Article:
FAQs and Travel Tips
Tahiti is 8½ hours flight time from LAX. There is also non-stop service from New York taking approximately 12 hours.
French Polynesia’s climate is tropical all year round. And being near the Equator ensures mild, sunny days with an average temperature about 80°F (24°C). Since it below the Equator, seasons are reversed. Summer (November through March) is generally warmer and humid [86°F (30°C)], while the austral winter (April through October) tend to be cooler and drier [80°F (24°C). Ocean and lagoon temperatures average around 80°F (24°C) year-round.
The winter months coincide with most Northern hemisphere’s holiday periods as well as the month-long Heiva-i-Tahiti festival which incorporates Bastille Day celebrations on the 14th of July. This is a very popular time to visit and advanced flight and hotel bookings are definitely a must.
It is always recommended to buy travel insurance, especially a policy that includes accidents, medical problems, theft and loss. Yes. However, you don’t need special shots for as there are no major epidemics or infectious diseases. The drinking water is purified at hotels and restaurants and there is bottled water available to take on the road or when visiting remoter areas.
All visitors will need a valid passport and a return ticket (or at least two more continuing destinations). For stays of up to one month, no visa is required from citizens of the US, Canada and Mexico. A foreigner with a US residence card should is not exempt from this requirement and should consult with the nearest French Consulate for information. Citizens of EU countries do not require a visa for stays of up to 3 months.
NOTE: It is the sole responsibility of the passenger to check which documents are needed for travel and have to these valid documents in order before departing.
Close to 250,000 people live amongst the islands of French Polynesia. Approximately 70% of these are native Polynesian or Tahitian, as the locals call themselves. About 15% are of mixed parentage (Tahitian-European and Tahitian-Chinese), 5% purely Chinese and the remainder are predominantly French with a smattering of Australians and Americans. About half the population lives in and around Papeete and the Society Island group is home to about 85% of the population.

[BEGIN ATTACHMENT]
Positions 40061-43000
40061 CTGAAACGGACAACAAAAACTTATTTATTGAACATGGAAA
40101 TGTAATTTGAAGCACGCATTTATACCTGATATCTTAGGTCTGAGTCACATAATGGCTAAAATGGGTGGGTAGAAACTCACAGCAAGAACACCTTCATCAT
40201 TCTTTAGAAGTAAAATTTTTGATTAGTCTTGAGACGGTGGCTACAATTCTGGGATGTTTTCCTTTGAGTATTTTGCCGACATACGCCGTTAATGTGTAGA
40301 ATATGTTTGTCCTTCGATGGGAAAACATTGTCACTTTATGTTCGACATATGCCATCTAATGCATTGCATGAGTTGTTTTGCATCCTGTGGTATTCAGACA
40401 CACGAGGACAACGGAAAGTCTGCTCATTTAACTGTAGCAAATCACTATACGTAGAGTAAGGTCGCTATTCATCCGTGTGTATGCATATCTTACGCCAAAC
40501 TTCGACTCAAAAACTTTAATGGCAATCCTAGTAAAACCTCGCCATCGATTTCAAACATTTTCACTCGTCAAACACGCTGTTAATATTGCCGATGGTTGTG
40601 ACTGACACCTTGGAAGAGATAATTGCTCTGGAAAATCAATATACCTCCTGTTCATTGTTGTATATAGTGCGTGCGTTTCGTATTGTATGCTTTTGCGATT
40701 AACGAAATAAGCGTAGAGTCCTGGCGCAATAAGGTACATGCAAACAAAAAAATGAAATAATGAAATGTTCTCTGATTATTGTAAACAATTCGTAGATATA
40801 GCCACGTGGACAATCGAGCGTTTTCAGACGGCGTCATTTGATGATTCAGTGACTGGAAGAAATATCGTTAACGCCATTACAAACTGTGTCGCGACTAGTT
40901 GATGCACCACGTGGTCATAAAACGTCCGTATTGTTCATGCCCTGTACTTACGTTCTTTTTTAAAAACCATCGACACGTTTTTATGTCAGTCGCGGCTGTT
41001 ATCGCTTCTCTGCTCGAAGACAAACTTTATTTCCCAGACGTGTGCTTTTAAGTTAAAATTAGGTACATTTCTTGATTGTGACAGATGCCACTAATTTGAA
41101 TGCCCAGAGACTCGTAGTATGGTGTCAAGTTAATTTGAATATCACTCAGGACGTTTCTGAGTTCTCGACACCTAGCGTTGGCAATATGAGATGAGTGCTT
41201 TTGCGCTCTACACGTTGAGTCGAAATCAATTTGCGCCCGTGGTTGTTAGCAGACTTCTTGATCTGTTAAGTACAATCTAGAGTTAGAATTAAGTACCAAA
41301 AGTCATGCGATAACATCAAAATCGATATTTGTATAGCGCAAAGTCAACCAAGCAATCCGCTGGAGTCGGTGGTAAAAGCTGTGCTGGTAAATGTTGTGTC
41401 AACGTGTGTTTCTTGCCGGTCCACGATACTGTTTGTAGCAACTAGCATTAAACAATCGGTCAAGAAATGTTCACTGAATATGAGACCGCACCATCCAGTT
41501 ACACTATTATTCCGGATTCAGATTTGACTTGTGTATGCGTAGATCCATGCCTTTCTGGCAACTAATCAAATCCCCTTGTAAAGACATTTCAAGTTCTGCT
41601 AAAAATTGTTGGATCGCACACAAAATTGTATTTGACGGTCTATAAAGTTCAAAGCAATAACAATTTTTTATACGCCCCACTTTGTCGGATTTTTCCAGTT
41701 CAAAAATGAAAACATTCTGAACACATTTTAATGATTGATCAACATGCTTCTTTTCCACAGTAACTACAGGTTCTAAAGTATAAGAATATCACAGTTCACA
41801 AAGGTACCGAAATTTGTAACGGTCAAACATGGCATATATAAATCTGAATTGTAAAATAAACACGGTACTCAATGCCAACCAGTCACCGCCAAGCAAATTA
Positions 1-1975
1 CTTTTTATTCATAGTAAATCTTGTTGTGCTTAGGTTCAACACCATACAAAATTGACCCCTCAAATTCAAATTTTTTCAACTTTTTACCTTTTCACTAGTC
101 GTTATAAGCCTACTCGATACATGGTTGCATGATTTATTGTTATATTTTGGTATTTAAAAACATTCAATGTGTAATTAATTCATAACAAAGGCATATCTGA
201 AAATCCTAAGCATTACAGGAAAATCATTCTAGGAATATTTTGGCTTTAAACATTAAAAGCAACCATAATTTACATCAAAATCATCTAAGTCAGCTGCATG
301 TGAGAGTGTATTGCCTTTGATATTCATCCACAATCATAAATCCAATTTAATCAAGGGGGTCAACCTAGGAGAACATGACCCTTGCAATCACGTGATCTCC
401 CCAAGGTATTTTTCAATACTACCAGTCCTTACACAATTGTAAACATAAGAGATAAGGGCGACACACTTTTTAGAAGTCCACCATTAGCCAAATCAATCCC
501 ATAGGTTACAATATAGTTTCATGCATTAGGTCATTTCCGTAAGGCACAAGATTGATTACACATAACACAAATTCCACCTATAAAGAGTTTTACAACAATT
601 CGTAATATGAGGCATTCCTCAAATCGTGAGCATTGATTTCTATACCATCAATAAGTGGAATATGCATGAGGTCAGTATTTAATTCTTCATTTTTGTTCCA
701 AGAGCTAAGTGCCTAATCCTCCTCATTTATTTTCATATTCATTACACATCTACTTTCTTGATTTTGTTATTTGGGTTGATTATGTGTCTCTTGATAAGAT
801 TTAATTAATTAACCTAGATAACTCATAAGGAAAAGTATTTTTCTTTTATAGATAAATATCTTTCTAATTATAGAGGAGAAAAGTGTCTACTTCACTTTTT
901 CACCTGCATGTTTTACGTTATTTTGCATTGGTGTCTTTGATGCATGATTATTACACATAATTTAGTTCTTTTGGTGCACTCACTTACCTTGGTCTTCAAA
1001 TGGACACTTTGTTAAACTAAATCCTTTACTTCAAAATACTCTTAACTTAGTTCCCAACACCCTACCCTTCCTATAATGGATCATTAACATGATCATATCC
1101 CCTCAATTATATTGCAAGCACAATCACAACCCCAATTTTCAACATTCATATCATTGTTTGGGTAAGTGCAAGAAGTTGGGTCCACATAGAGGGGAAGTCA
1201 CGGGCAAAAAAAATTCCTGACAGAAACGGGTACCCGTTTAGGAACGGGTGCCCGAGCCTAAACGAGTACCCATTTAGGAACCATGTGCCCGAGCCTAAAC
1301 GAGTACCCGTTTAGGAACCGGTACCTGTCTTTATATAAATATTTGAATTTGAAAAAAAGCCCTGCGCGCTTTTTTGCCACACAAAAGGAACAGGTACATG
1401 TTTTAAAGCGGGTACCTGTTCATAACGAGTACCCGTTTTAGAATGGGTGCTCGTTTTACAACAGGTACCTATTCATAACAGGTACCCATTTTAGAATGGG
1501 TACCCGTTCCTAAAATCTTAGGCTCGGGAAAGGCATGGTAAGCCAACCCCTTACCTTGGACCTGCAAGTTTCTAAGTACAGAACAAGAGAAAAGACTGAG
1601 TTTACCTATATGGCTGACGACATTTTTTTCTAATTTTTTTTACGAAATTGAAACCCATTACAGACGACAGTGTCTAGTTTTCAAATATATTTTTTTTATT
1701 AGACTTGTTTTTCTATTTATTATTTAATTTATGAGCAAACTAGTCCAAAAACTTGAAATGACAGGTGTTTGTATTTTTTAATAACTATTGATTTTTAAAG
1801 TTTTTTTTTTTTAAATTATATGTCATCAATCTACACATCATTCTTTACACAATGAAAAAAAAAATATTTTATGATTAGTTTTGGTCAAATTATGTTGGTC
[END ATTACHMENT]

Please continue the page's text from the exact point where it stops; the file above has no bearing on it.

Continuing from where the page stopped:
Both French and Tahitian are recognized as official languages and you can easily pick up some basic phrases in both. However, English is spoken in most of the tourist areas. But in reality, if you’re trying to get by on the French you studied in high school more than two decade ago, it is best to stick to English.
Here are few key words in the local Tahitian dialect.
- hello, good day, friendly greeting – ia orana.
- goodbye – nana
- welcome – maeva
- thank you – mauru’uru
- how are you? – eaha te huru
- good! – maita’i
- to your health, toast – manuia
- man – tane
- woman – vahine
- child – tamarii
- yes – e, oia
- no – aita
- small – iti
- big/large – nui
Get used to the fact that French Polynesia uses the metric scale for distance and Celsius scale for temperatures.
- 10kms = 6 miles
- 1 meter = 3.3 feet
- 17 Celsius = 63 Fahrenheit
- 50kms = 30 miles
- 12 meters = 40 feet
- 25 Celsius = 82 Fahrenheit